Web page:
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Re: consensus on :query ?

From: Matthew Kerwin <matthew@kerwin.net.au>
Date: Thu, 24 Jul 2014 10:40:08 +1000
Message-ID: <CACweHNC9rP3i=-VxRJQkHPLjkXnjbbqMAoF8TpSWnMobrC-TdQ@mail.gmail.com>
To: Adrien de Croy <adrien@qbik.com>
Cc: Martin Thomson <martin.thomson@gmail.com>, HTTP Working Group <ietf-http-wg@w3.org>
On 24 July 2014 09:06, Adrien de Croy <adrien@qbik.com> wrote:

>
> a URI is just a construction of several components glued together with
> delimiters, e.g.
>
> ://
> @
> :
> /
> ?
> &
> #
>
> etc.
>
>
Technically "&" isn't important in a query (or elsewhere in a http URI).
It's a common convention to make the query be a sequence of
key=value&key=value pairs, but there's nothing in the spec, so we can't
actually break down the query and have it still compliant with all possible
uses.


this places constraints on the component values, since you can't use
> structural delimiters inside values.  This means if we do want to include
> such things, we have to escape them, and it snowballs from there.
>
>
The only ones we have to escape this way are the reserved characters, and
really, within a protocol like HTTP, the only ones we absolutely have to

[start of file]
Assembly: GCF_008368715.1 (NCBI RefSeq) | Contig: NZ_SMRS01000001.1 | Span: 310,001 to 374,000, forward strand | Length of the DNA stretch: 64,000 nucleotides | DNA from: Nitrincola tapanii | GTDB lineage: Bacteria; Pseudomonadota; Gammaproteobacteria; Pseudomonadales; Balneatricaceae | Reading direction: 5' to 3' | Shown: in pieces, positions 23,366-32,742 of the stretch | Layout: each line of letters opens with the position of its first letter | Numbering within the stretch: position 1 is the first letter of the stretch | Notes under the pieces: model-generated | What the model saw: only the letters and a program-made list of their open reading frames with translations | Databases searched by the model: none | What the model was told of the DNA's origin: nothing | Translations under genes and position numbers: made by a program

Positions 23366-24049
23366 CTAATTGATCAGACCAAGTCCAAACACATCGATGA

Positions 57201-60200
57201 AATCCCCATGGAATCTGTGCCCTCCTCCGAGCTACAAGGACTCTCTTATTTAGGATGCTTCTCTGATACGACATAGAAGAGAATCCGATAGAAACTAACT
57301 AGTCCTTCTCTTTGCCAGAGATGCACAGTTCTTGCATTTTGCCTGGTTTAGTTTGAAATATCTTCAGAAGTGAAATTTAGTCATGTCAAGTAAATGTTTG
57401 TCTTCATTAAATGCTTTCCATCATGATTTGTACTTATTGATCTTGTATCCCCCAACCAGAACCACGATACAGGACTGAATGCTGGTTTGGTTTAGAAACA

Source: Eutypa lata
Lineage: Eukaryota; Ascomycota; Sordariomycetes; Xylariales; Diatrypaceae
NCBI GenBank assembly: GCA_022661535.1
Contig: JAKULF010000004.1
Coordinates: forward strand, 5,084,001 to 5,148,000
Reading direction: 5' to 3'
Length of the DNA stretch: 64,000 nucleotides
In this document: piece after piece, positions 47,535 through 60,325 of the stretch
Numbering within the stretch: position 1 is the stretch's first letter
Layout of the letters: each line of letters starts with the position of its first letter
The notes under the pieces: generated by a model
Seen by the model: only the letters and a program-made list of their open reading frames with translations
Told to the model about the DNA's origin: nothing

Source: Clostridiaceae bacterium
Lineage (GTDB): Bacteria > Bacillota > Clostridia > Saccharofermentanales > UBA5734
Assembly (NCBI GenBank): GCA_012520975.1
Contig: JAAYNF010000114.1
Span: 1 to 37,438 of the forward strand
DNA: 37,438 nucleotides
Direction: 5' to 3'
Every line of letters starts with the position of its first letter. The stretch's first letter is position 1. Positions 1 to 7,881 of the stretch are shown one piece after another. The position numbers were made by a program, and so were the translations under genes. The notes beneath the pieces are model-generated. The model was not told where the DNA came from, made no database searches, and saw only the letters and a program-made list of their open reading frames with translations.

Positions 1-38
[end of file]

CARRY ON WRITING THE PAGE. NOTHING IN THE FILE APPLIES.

escape are the ones that have meaning to the protocol and its applications
(e.g. "/" and "?" within the path). Although the gods know what sort of
random applications there are out that that absolutely depend on "$" being
distinguished from "%24", etc.

I could see some interest in splitting the path into either a single "*" or
a list of segments (removing "%2F" from the path string), but for one how
many URLs have %2F in the path? And for two the rules in RFC 3986 and a
couple of decades of experience already have that covered, I think.

I guess you could split the authority into userinfo/host/port if you were
desperate for such a thing.


Imagine if we just sent all individual parts of a URI in different fields,
> where we didn't need to parse them to distinguish the parts.  No more %20
> vs +, no more string escape unicode exploits.
>
>
The mapping of ‚Äč"+" to a space character is a de facto standard, but it's
not codified. We can't assume that all plus signs in a query string are
meant to represent space characters. And, as I said earlier, we can't
really make PHP's assumption about the query, and parse it down to a $_GET
assocarray, because there are more uses of HTTP than just PHP.


Sure we might need to aggregate things to create a cache key etc, but
> that's a safe operation.
>
>
Not if you've converted both "%20" and "+" to spaces; that's non-reversible.


-- 
  Matthew Kerwin
  http://matthew.kerwin.net.au/
Received on Thursday, 24 July 2014 00:40:37 UTC

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